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Lecture 9 Data Analysis and Interpretation
The goal is to turn data into information, and information into insight​." - Carly Fiorina 

9.5. Good data versus bad data


In research, "good data" refers to data that is accurate, reliable, and relevant to the research question being investigated. Good data is typically obtained using rigorous and well-designed methods that minimize the risk of errors or bias. Good data is also typically collected using appropriate instruments and techniques that are properly calibrated and validated.

      On the other hand, "bad data" refers to data that is inaccurate, unreliable, or irrelevant to the research question. Bad data can arise from a variety of sources, including measurement errors, sampling bias, or improper instrumentation. Bad data can also be the result of errors in data entry, coding, or transcription.

It's worth noting that not all "bad data" is the result of intentional misconduct or malfeasance. In some cases, researchers may inadvertently collect or analyze data that is flawed or invalid. However, regardless of the cause, bad data can undermine the validity and reliability of research findings and can lead to inaccurate or misleading conclusions.

    To minimize the risk of bad data, researchers typically employ a range of strategies, including careful planning and design of research studies, robust data collection and quality control procedures, and rigorous data analysis and interpretation techniques. By ensuring the integrity of the data, researchers can enhance the validity and reliability of their research findings and contribute to the advancement of knowledge in their field.

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     Bad data, or data that is inaccurate, unreliable, or irrelevant, can be of limited or no value in research. In fact, bad data can actually be harmful to research by leading to inaccurate conclusions, wasted resources, and a loss of confidence in the research findings.

    In some cases, it may be possible to correct or salvage bad data through various methods such as statistical techniques or recalibration of instruments. However, it's important to note that this should only be done if the bad data can be reasonably attributed to a known error or mistake, and not simply because the data does not fit with the researcher's expectations or desired outcomes.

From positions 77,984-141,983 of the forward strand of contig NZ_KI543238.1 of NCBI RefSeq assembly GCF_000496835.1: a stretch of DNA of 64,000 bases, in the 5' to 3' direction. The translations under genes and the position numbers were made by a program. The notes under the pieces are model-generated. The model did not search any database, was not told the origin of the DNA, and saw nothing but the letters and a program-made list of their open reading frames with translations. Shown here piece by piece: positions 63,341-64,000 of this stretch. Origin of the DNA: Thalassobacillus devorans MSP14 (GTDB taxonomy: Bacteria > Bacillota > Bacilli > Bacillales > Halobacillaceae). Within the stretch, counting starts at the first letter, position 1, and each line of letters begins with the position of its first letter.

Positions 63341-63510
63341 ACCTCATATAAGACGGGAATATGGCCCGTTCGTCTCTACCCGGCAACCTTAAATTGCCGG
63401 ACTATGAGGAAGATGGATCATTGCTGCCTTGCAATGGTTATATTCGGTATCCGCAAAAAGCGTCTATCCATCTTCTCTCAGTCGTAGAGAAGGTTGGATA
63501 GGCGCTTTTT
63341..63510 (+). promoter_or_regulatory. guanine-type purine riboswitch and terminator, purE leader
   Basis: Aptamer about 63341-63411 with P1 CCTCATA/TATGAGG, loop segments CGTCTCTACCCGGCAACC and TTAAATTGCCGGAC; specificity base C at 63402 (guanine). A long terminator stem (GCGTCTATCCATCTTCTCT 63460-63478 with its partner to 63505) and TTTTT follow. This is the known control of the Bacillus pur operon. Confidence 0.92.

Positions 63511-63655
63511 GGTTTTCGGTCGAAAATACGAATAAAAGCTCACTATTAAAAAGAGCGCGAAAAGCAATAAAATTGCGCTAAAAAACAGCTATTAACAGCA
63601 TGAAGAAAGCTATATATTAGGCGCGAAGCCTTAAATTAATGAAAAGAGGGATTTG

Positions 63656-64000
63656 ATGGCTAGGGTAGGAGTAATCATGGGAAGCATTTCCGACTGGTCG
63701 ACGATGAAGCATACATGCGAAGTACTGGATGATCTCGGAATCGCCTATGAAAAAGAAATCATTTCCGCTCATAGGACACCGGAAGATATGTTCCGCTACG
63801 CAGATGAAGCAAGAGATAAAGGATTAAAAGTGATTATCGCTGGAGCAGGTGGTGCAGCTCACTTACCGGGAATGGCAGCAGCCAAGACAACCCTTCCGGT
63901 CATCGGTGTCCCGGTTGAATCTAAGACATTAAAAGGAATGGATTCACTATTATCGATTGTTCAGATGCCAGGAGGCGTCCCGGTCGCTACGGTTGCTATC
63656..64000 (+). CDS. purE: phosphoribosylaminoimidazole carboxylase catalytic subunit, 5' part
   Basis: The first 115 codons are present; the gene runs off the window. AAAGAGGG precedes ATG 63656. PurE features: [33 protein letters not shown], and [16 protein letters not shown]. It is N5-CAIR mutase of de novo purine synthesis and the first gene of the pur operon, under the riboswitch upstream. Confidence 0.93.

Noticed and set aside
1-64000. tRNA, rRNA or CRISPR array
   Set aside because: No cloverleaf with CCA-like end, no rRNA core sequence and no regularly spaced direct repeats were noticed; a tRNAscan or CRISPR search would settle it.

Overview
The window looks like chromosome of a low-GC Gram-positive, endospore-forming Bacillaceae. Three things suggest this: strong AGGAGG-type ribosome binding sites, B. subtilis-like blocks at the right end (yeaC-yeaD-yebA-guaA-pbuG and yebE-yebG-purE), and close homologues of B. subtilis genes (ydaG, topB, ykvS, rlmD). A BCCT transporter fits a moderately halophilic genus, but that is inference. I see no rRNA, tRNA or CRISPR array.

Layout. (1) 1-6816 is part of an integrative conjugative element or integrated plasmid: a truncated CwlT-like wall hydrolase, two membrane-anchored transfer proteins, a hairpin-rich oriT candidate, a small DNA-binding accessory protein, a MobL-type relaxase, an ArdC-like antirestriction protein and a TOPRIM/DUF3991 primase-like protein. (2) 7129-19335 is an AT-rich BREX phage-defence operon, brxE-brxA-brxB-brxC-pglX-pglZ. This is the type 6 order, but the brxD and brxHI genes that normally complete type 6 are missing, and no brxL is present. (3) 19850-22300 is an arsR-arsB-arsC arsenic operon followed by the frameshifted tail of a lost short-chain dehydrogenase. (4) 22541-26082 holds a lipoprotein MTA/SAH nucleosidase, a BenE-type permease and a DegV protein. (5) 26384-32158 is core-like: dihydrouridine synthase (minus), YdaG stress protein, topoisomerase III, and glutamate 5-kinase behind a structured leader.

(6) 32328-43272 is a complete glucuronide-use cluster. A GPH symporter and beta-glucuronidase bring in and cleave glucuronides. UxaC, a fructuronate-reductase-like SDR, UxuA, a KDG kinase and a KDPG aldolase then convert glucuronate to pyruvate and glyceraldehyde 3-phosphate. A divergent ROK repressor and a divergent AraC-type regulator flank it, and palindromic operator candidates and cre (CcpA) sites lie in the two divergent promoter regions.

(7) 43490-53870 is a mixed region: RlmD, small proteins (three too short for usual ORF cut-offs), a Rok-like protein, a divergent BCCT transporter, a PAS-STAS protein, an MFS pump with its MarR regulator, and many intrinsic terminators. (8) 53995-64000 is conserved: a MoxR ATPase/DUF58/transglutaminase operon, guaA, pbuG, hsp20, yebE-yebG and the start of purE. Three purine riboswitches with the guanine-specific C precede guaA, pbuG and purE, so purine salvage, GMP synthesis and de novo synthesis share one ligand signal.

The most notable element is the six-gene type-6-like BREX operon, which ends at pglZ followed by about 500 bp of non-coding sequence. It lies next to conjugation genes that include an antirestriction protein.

As for whether a student can throw out or ignore bad data, the answer is generally no. Good research practices dictate that all data, both good and bad, should be properly documented and reported. This ensures transparency and accountability in the research process, and helps to prevent errors or bias from going unnoticed.

   In some cases, a researcher may be able to exclude certain data points or observations from analysis if they can be shown to be outliers or due to factors beyond the scope of the study. However, this decision should be based on sound scientific reasoning and clearly justified in the research methodology and reporting. In general, it is best practice to acknowledge and address bad data rather than ignoring or discarding it.

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     In principle there is no such thing as inherently "good" or "bad" data, and that all data can potentially provide insights into the research question being investigated. In fact, unexpected or anomalous data can sometimes be particularly valuable in helping researchers identify and correct errors or biases in their experimental design or data analysis techniques.

     However, it's important to distinguish between data that is simply unexpected or anomalous, and data that is truly flawed or invalid due to errors or bias in the data collection or analysis process. In the latter case, such data can be detrimental to the research process and may lead to incorrect conclusions or wasted resources.

    Therefore, while all data should be carefully documented and analyzed, it's important for researchers to critically evaluate the quality and validity of the data they collect, and to take appropriate steps to minimize the risk of flawed or invalid data. This includes implementing rigorous quality control procedures, carefully validating measurement instruments, and thoroughly analyzing and interpreting the data using appropriate statistical and analytical techniques.

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